Thursday 21 November 2019

Declan Lynch: Barry's Tomfoolery is just part of wider charade in abortion debate

Real shame lies in denying UK does dirty work.

Declan Lynch

Declan Lynch

THEY were monstering Tom Barry, the TD who dragged his Fine Gael colleague Aine Collins onto his lap in the Dail chamber at about 2.40am last Thursday. They said it was embarrassing, which would probably be the right word in most circumstances. But maybe not in a joint like this.

Lucinda Creighton announced during the week that she had joined Fine Gael at the age of 18. Now that's embarrassing.

To me it is more deeply embarrassing than the Barry manoeuvre, because unlike Lucinda, Barry knew that he had done wrong, and was stricken with remorse – he'd been drinking, but not "excessively".

And while others were clothing themselves in the garb of piety, Barry seemed to understand that this late-nite abortion debate was all just a game.

I think most of us have encountered fellows like Tom Barry along the way, "letting their lugs back", as they say, making eejits out of themselves with women. Indeed a large percentage of the male population of Ireland, if they're honest, have been that soldier during the lost hours at a drunken party or a dance, or in Tom's case, whilst overseeing the passage of the Protection of Life During Pregnancy Bill 2013 through Dail Eireann.

On the whole, I wouldn't worry too much about those guys. It's the ones who join Fine Gael at 18 that I would tend to avoid.

Lucinda will be fine. Already the Irish political class has found a label for her that will stay with her for the next 48 years: "The woman of conviction" – a badly drawn cartoon, but they know no other way of interpreting the world.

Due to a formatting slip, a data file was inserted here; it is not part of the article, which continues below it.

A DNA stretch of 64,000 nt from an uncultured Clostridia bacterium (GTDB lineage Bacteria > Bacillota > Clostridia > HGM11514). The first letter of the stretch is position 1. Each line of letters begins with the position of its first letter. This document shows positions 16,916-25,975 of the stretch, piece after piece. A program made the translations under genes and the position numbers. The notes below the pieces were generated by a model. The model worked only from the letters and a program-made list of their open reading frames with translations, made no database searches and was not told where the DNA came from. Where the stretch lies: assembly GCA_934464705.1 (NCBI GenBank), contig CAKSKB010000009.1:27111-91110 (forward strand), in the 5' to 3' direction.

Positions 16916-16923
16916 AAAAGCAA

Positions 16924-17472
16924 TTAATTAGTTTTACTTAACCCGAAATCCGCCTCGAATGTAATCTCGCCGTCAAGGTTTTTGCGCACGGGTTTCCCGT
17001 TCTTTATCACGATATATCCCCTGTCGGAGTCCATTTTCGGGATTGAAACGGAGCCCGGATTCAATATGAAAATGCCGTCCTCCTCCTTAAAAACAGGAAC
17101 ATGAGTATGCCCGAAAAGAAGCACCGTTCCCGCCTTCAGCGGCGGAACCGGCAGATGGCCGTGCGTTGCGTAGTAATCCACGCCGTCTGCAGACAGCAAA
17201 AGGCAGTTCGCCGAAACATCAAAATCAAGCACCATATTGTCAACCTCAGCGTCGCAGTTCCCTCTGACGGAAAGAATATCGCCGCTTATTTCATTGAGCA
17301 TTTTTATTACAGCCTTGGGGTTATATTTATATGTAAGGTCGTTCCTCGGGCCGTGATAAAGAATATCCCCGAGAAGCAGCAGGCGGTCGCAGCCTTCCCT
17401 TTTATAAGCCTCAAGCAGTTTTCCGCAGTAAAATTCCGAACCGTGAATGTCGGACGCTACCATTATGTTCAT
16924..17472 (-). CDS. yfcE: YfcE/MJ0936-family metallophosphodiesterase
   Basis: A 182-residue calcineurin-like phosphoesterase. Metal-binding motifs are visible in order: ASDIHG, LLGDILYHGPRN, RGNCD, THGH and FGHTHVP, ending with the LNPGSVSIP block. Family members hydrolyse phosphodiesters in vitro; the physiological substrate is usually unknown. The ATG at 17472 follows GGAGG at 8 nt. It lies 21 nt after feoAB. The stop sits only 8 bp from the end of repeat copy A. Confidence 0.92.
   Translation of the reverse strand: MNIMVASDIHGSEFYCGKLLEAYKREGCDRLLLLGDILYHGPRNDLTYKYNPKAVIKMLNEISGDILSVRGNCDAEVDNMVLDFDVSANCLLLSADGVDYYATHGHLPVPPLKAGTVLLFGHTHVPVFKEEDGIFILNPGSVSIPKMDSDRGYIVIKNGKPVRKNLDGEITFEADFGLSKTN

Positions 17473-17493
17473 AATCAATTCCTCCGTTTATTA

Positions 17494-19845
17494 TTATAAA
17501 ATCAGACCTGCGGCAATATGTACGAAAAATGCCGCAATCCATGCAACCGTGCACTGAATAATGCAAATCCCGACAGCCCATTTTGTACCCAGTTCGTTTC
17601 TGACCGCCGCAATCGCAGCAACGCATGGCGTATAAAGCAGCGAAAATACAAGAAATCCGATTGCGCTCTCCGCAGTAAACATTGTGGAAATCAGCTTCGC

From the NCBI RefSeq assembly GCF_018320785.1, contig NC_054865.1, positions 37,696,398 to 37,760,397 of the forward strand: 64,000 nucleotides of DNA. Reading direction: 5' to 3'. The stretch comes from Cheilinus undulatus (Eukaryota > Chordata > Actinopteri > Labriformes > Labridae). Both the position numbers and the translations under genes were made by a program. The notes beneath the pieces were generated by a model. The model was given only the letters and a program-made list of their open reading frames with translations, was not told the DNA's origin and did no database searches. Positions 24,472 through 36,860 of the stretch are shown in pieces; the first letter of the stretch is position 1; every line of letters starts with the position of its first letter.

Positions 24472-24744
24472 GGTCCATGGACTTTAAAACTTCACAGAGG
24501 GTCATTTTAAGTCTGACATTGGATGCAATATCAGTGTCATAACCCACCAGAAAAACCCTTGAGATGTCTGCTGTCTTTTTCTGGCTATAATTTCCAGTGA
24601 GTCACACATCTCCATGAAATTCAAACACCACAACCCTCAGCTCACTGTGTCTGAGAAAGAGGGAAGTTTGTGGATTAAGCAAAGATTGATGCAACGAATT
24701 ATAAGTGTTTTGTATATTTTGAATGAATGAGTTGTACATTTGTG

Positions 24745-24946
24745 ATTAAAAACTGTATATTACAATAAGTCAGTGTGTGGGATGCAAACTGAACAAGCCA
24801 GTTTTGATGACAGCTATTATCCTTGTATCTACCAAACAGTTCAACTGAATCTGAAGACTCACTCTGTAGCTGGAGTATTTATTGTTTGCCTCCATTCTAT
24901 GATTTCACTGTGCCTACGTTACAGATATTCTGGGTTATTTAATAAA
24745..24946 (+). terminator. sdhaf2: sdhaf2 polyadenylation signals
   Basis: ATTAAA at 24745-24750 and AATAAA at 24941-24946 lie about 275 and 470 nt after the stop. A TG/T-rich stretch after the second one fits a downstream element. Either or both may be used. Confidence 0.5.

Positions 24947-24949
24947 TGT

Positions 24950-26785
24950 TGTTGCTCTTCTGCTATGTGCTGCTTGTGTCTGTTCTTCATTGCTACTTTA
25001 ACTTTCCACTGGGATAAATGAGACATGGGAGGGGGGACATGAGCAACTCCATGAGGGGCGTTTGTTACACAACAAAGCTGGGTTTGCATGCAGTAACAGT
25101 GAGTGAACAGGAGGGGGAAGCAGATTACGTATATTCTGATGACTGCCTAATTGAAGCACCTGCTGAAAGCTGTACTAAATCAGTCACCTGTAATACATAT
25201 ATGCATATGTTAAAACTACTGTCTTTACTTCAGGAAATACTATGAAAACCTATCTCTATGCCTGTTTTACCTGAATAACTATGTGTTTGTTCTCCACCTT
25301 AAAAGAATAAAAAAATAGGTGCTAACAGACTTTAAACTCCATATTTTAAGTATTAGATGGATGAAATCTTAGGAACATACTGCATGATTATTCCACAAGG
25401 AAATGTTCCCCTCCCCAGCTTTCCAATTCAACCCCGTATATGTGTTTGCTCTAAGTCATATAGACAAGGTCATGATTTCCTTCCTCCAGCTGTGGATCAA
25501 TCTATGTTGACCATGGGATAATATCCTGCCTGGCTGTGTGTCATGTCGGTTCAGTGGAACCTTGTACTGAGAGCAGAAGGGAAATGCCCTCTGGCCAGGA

And in 48 years' time, women will still be going to England for abortions, and in Leinster House they will still be doing embarrassing things, long into the night.

Indeed, you could say that Tom's inappropriate behaviour was perhaps the least embarrassing thing in that room at the time. This, after all, was not really the Protection of Life During Pregnancy Bill 2013, it was the Getting England To Continue To Do Our Dirty Work For Us Bill 2013.

A serious politician would have stood up and spoken about this ancient curse of ours, this terrible self-delusion that can make us proclaim that there's still no abortion in Ireland – not much anyway – when we know there is plenty of it, which just happens to be outsourced to another jurisdiction. The speaker would have framed the problem primarily as one of infantilism on our part, not infanticide. He would marvel at the fact that not only is Ireland not embarrassed by this amazing body of fiction, it is actually proud of itself.

Even Tom Barry might have stopped whatever he was doing, for that. But there was no such speaker.

It was left to Tom himself, acting the mick because he couldn't think of anything else to do, to capture the true spirit of the occasion.

Irish Independent

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